Sixless Quits PUBG Mobile, Cites Hacking As Reason Why

Multiple controversies leading up to the departure probably didn't help, either.

It’s been a rough couple months for PUBG Mobile. Though the game still posted record revenue numbers as the world shelters from the ongoing pandemic, political strife consistently threatens its ability to operate in some of its biggest regions. Now, one of PUBG Mobile‘s more popular English-speaking content creators, Brandon Cole “Sixless” Patterson, is calling it quits. And he cites hacking as the main reason for his retirement.

“I’ve just lost my passion,” said Sixless in a video posted to YouTube. “I don’t have any motivation to play anymore…” His reasons for quitting bounce between not only his own experience with hackers in matches, but a flawed reporting system that enables spiteful mobs to ban genuine players. One example given was the Korean player Midas. The pro, who often managed to beat the hackers he came across on stream, was mass reported and banned for 10 years purely for managing to reach the top of the leaderboard — a spot now deemed unreachable by anyone but hackers and cheaters.

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Sixless explained that hackers are able to climb to the top of the ranked leaderboard, knocking genuine professionals away from their hard-earned fame in the process. He added that he’d “get to second place with eight kills and lose points because I was so high ranked. Hackers would win every game with 20 kills and pass me on the leaderboard.”

It’s a well-known issue with the current ranking system that highlights just how slow Tencent’s anti-cheat measures are at reacting to illegitimate accounts powering their way through the leaderboards. Sometimes these profiles grab double, or even triple the number of kills per round than the average pro.

Oddly enough, the former PUBG Mobile talent is hopping from one Tencent-owned property to another. He’s set to take a break from content creation and social media for around a month or two. After which time League of Legends: Wild Rift will be right around the corner. Once it’s released, Sixless plans to stream the mobile MOBA for around eight hours a day. He’s so confident in the move that he’s already swapped out his YouTube banner to promote its new direction. Meanwhile, his retirement video doubles as a permission slip. Anyone who’s just a fan of his PUBG Mobile output can unfollow him across his social media platforms, with plenty of warning.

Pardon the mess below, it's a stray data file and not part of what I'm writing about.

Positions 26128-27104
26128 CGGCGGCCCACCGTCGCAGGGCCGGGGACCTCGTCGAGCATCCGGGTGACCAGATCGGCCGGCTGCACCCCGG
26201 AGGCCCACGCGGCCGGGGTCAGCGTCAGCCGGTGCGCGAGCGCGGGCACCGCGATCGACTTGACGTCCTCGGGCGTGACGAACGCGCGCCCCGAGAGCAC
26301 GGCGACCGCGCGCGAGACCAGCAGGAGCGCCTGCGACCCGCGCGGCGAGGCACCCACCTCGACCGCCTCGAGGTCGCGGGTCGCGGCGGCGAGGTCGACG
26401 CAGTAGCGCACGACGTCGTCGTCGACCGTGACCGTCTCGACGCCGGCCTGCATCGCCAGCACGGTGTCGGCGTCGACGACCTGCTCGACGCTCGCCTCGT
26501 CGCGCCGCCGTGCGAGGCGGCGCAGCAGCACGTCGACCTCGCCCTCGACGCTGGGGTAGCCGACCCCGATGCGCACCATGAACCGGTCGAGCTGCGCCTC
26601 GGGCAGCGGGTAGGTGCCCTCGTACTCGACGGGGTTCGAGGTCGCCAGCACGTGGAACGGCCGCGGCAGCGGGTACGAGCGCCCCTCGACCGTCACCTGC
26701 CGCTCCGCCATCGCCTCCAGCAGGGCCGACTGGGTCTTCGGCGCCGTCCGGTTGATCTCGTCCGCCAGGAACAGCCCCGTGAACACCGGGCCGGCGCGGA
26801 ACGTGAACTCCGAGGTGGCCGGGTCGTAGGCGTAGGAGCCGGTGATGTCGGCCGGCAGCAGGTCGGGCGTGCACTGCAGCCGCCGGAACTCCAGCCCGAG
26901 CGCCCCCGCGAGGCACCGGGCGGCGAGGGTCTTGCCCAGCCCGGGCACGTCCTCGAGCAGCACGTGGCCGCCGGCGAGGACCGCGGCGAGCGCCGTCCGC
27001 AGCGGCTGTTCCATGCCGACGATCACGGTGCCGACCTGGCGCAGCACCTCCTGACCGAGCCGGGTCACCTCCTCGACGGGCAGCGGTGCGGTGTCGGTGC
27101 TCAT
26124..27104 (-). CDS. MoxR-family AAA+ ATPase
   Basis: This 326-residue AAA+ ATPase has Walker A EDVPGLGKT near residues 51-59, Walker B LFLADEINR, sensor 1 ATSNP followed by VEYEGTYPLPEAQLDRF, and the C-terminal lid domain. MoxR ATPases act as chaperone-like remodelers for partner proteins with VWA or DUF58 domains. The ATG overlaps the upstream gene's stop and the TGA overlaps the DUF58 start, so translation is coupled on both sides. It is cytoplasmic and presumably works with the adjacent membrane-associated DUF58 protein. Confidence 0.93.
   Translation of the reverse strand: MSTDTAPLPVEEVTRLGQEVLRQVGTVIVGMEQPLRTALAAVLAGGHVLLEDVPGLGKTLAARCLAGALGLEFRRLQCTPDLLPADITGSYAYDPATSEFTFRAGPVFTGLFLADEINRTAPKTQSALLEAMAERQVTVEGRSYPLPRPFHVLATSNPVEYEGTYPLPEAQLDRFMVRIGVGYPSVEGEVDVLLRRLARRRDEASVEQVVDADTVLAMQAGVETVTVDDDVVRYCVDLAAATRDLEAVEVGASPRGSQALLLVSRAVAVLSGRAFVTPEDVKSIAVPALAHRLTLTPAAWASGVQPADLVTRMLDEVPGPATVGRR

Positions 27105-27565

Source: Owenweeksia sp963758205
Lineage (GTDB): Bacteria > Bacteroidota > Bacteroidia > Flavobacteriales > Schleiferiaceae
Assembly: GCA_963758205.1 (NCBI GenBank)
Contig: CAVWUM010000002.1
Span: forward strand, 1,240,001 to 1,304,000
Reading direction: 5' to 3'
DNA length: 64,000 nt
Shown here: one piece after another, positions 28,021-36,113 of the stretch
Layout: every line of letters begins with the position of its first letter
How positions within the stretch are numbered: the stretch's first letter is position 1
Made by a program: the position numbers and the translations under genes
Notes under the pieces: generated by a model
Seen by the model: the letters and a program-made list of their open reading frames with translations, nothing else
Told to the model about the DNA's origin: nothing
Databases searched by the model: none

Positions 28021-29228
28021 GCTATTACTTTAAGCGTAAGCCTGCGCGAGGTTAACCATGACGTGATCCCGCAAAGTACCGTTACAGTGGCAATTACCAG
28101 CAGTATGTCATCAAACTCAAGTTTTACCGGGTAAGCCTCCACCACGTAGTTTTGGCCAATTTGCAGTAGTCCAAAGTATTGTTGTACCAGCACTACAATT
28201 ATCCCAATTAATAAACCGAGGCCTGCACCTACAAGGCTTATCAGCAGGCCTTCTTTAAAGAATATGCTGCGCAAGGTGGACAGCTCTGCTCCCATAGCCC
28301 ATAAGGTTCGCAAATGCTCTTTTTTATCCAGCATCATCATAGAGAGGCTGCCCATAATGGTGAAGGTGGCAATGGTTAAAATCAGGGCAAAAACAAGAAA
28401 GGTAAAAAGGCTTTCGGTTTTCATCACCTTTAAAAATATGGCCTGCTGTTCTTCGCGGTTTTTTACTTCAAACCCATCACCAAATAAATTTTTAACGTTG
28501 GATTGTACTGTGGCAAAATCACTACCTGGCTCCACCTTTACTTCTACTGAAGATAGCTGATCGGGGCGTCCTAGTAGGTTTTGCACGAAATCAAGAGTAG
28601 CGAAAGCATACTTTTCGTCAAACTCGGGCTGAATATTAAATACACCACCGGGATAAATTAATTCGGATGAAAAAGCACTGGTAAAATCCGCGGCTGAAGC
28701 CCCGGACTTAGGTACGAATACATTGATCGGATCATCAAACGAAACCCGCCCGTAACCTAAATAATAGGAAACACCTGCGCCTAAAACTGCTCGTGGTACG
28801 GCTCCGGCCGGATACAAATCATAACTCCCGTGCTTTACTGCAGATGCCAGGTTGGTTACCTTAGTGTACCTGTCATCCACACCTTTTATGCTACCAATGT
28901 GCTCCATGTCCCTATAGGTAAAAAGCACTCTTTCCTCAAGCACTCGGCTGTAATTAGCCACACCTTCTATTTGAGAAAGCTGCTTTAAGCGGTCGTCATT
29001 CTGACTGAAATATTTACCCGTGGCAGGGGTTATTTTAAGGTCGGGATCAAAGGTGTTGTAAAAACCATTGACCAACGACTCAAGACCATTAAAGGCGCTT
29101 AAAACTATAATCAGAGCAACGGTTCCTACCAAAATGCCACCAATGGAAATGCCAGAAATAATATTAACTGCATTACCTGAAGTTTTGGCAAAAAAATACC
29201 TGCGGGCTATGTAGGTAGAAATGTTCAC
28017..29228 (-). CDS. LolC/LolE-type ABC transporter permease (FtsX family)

The move comes exactly a year after his sharpest subscriber growth. In August 2019, Sixless gained 22,000 of his current 65,000 subscriber base. Numbers ticked up in the single-digit thousands each subsequent month thereafter. Back in March of this year, however, he lost around 4,000 subs and was booted from professional organization Cloud9 for bad-mouthing top India talent “Mortal,” Team Soul, and the “toxic” Indian fanbase.

Sixless is estimated to have earned around $20,000 through his esports adventures over the last year. He rose to fame with a first place win during the PMCO Spring Split of 2019 with SSG Gaming before moving to gamer sock believers Cloud9 at the start of the year. After being booted for his antagonistic statements on social media, he had brief stints with both Tribe Gaming and Omen Elite as a signed content creator in the months that followed.

All that came to a halt in July. Sixless was banned from organized play for the rest of the year for competing in the PMCO Fall Qualifiers under a different account. In a video explaining the situation, the problematic pro announced plans to continue creating content until the end of the year. Now, that plan sounds a little different.

Some might be glad to see such a controversial figure leave the game. Though the motive he states prompted his departure (i.e. cheating) is one the playerbase largely agrees with. The controversy around his career, and the global situation surrounding the game, probably didn’t help matters.

Disclaimer: Fanbyte is owned by Tencent, which also runs Tencent Games, developer and publisher of PUBG Mobile. Tencent also subsidizes much of Fanbyte’s PUBG Mobile coverage by covering freelancer budget costs. Those covering PUBG Mobile for the site have no contact with Tencent, however, and are given complete creative control to write whatever they wish.